If the only reason you want wireless earbuds is for the gym, you’re not alone. While the Jaybird X4 was just released and is a great option for gym rats, that wasn’t the only pair of earbuds the company released. A few weeks after the X4 Jaybird also announced the Tarah earbuds, and these are the ‘buds to beat if you’re going to be exercising. They offer most of what the X4 offers, but with the added benefit of being $30 cheaper. The Tarah features the same IPX7 certification, more or less the same sound quality—which can be adjusted via the Jaybird app—and has a more rounded design.
Jaybird TarahFull Review
Of course, there were some corners cut to drop the price but there are only two that are worth mentioning. One is that instead of an eight battery life, the Jaybird Tarah allows for just six hours of playback. It’s not much of a problem for the average person, though, unless your workouts last a ridiculously long time. The other difference is that the Tarah doesn’t come with a plethora of ear tips and wing tips. Instead, it provides three all-in-one ear tips. Still, for under $100 we think that’s a fair trade. Especially considering that these are workout earbuds meant to take a beating, so the less money you spend on them the better.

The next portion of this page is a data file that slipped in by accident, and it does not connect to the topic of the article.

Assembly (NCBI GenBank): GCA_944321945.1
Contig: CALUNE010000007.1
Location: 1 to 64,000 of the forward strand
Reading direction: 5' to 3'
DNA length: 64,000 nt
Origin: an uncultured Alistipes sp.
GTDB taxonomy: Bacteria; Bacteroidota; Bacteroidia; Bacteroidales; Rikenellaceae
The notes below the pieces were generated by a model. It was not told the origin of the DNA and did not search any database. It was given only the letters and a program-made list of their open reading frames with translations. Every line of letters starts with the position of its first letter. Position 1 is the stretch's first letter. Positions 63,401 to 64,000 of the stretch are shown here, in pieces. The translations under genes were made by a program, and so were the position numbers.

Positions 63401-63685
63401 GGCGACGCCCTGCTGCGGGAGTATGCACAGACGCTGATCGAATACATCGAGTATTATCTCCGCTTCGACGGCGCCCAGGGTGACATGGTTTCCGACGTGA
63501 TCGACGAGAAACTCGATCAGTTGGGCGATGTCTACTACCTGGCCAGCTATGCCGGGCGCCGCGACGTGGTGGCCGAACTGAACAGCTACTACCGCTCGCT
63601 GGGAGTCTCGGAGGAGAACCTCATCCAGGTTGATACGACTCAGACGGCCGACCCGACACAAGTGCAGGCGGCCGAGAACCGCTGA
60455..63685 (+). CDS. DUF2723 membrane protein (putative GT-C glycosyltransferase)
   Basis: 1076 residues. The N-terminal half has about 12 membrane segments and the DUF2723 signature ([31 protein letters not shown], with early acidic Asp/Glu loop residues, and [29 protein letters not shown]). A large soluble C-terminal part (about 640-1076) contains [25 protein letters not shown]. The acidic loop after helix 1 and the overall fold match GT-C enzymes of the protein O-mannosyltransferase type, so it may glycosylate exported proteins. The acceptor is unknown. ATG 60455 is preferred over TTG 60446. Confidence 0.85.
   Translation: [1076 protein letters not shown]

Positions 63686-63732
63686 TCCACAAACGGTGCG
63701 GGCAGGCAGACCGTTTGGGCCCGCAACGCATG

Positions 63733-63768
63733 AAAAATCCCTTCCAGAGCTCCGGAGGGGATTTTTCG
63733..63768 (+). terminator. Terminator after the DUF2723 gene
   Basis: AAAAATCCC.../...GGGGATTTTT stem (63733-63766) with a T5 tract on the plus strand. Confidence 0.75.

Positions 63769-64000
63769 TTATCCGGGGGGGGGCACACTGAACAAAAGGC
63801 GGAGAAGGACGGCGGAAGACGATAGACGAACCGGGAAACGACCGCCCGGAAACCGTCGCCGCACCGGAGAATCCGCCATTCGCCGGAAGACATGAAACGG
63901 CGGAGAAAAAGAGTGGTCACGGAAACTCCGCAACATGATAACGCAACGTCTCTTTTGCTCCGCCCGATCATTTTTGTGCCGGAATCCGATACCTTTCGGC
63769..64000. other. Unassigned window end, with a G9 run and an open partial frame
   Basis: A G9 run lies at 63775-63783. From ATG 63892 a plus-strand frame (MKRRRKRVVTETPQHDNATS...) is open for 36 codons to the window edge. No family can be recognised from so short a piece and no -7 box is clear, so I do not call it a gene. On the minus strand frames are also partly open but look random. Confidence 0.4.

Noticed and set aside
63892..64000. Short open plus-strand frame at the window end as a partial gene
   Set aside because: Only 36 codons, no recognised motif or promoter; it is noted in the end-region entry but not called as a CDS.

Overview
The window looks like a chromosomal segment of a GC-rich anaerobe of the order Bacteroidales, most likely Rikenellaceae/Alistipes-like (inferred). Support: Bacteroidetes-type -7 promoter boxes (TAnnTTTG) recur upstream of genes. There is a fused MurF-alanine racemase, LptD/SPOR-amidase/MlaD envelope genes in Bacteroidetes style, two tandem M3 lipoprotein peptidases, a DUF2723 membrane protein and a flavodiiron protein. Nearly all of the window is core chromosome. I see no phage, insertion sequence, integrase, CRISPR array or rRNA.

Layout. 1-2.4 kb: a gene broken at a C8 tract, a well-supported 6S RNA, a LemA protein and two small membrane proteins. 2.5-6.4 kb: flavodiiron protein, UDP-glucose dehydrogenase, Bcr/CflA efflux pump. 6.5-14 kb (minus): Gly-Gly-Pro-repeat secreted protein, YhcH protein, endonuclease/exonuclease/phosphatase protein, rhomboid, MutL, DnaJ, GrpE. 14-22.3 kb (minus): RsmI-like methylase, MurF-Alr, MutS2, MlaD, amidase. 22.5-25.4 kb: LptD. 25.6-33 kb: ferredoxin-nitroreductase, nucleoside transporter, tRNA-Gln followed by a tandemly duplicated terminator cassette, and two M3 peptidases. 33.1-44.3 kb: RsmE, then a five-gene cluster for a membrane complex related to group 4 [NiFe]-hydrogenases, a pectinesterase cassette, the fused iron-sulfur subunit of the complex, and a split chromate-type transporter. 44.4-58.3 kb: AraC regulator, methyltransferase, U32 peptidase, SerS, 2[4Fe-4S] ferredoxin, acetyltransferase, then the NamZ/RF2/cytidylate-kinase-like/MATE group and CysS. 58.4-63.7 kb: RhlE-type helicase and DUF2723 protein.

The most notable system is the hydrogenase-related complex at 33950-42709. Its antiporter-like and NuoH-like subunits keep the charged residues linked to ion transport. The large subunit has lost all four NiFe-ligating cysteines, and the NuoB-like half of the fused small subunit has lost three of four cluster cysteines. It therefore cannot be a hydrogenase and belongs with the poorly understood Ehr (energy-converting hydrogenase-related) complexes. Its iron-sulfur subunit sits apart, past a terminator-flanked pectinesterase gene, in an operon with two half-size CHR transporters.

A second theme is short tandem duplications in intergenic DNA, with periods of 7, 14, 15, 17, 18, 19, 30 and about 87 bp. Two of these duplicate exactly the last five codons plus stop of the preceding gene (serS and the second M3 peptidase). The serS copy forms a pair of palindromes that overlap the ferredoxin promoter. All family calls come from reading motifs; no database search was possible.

BeatsX are the best wireless earbuds for iPhones?
Since Apple acquired Beats, the Beats lineup has been decked out with Apple-compatible features like the integrated W1 chip and AAC support. If you’re not a fan of true wireless earbuds but use an iPhone, this is the best option.
The BeatsX offers the same level of compatibility as Apple-made earbuds, and cost significantly less. What’s more, they feature a minimal design that aligns with Apple’s design language. The neckband provides plenty of flex, yet remains sturdy.
Arguably the biggest downside to these earbuds is the poor battery life. According to our objective testing, we only got 5.45 hours of playback before needing to charge the earbuds back up. To make up for this, though, the BeatsX supports Fast Fuel charging; it only takes five minutes to get two hours of playback on low battery.
The SoundPeats Engine provides the best value